Good morning. This is Alex Marienthal with the Gallatin National Forest Avalanche Forecast on Monday, January 9th at 7:00 a.m. This information is sponsored by World Boards and Mystery Ranch. This forecast does not apply to operating ski areas.
The mountains near Cooke City, West Yellowstone and the southern Madison Range have 4-5” of new snow, and elsewhere there is no new snow. This morning temperatures are teens to mid-20s F and wind is southwest-west at 15-25 mph with gusts of 35-50 mph. Today temperatures will reach high 20s to low 30s F with southwest wind at 15-35 mph. Snow is expected this afternoon and tonight. By tomorrow morning there is a chance for 3-5” of new snow near Bozeman, Big Sky and Cooke City with 6-10” possible near West Yellowstone.
Southwest wind is drifting 4-5” of new snow into fresh wind slabs. These slabs can break under the weight of a person and avalanche on steep slopes, and possibly be large enough to bury or injure a person. It is also possible to trigger large or very large avalanches on weak layers buried up to 4 feet deep. In the southern mountains, the most recent avalanches of this type (that we know of) occurred last weekend in the southern Madison Range (photos/details, video) and near Cooke City, including a tragic fatal avalanche on Crown Butte (accident report, video). New snow and fresh drifts will add weight to buried weak layers and make it possible to trigger a large, potentially destructive avalanche. Be extra cautious of wind-loaded slopes, such as near cornices along ridgelines, or where you see a wind-textured snow surface or rounded, thick deposits of snow. Watch for cracks shooting across the snow around your feet, skis or snow machine as a sign fresh drifts are unstable. Avalanche danger is MODERATE.
Near Bozeman and Big Sky a person can trigger avalanches that break on weak layers buried 1-4 feet deep. On Saturday skiers in the northern Bridger Range saw a recent large natural avalanche (photo), and on Friday a very large avalanche on Saddle Peak broke 550 feet wide and almost 2 feet deep on a buried weak layer (photo of crown up close). It caught and partially buried a person who was hitting a jump in the runout zone (photos and details). No new snow with minimal wind-loading over the last few days has allowed buried weak layers to adjust and made avalanches less likely. However, if you plan to travel in avalanche terrain carefully assess the snowpack for buried weak layers and avoid steep slopes where you suspect they exist (as Dave explained in his video from the Bridger Range yesterday). Be extra cautious of wind-loaded slopes, and slopes where snow depth is variable and a large avalanche may be triggered from a relatively shallow spot. Today, human-triggered avalanches are possible and the avalanche danger is MODERATE.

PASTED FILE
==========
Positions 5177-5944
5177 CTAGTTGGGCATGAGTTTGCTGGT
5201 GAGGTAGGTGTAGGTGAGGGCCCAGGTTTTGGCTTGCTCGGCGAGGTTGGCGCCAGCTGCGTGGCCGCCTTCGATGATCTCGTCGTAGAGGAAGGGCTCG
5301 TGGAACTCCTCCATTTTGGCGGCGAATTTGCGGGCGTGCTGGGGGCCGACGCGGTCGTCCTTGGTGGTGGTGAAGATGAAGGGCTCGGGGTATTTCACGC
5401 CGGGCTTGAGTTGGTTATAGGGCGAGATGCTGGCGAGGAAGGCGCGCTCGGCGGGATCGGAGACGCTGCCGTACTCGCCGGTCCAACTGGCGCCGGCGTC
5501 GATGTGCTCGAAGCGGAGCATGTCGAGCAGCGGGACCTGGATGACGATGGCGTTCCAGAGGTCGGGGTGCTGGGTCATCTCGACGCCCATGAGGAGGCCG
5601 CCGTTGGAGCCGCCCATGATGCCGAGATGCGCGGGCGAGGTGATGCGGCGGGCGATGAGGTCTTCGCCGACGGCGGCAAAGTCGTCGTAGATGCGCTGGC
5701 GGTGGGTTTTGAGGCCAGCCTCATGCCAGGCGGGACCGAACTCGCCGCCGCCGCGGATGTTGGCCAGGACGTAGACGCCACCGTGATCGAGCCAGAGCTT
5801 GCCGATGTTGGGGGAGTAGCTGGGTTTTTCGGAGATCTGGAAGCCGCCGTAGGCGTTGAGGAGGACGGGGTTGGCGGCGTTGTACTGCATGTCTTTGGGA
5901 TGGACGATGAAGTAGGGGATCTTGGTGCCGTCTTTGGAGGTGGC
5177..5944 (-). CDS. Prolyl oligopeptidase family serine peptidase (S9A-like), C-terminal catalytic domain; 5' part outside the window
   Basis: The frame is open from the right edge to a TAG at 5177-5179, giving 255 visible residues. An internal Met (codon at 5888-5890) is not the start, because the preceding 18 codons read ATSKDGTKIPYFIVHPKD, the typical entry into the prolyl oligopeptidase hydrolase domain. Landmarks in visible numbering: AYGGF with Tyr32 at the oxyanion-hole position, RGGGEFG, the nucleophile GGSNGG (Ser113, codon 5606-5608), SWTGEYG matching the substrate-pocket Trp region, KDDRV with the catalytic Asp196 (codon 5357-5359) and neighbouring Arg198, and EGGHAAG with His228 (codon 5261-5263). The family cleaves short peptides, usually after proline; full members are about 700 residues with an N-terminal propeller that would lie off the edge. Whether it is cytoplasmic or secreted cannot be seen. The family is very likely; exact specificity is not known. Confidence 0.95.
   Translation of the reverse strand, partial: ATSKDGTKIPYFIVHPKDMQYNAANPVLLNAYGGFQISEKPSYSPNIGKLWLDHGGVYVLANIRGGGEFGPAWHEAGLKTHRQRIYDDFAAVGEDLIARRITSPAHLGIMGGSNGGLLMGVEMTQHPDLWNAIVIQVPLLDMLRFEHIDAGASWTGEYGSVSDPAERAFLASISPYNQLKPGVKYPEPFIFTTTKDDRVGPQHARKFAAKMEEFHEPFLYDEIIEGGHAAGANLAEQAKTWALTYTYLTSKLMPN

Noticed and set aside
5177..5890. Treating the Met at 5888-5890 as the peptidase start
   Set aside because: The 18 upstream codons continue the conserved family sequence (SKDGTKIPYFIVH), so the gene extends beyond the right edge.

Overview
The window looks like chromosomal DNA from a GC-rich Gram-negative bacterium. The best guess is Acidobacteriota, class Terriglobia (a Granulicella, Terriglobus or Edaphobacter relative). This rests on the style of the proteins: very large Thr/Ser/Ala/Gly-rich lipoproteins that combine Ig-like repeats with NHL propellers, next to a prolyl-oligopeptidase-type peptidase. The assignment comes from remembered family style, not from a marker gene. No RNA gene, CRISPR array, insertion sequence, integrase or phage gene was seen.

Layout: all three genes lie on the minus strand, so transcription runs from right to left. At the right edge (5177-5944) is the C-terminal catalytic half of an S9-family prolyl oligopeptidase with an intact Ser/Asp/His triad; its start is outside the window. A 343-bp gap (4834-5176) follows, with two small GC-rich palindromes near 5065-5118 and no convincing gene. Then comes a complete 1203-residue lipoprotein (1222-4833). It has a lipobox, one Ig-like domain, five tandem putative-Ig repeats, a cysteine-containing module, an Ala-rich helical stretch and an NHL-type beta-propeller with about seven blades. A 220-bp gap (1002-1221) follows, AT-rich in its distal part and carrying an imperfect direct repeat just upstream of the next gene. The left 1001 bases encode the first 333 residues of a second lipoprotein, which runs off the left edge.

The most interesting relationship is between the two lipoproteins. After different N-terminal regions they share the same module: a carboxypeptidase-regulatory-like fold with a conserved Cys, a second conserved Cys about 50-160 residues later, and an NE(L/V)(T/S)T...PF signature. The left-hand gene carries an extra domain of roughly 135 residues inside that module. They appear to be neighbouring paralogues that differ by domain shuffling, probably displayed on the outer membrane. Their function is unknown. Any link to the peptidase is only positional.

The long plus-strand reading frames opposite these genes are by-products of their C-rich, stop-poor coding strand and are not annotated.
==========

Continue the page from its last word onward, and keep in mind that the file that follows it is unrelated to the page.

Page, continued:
Please share avalanche, snowpack or weather observations via our website, email (email@example.com), phone (406-587-6984), or Instagram (#gnfacobs).
Upcoming Avalanche Education and Events
Our education calendar is full of awareness lectures and field courses. Check it out: Events and Education Calendar.
Tuesday, January 10th, 6PM, Women’s Specific Avalanche Awareness + Beacon Practice at Story Mill Park in Bozeman. Free.
Thursday, Jan 12th, 6:30 PM, 1hr avalanche awareness for mechanized users at BSCO BASE in Big Sky. Free.
Every Saturday, 10 a.m. - 2:00 p.m. Avalanche Rescue Training, drop in for any amount of time. Round Lake Warming Hut, Cooke City. Free.
Loss in the Outdoors, is a support group for those who have been affected by grief and loss related to outdoor pursuits. Check out the link for more information.
On Saturday in Colorado, two snowmobilers were caught, buried, and killed in a large avalanche on the east face of Mount Epworth, about 6 miles east of Winter Park. Grand County Sheriff's Deputies and search and rescue were unable to locate the second rider before dark, but found the second rider deceased yesterday. (Preliminary report).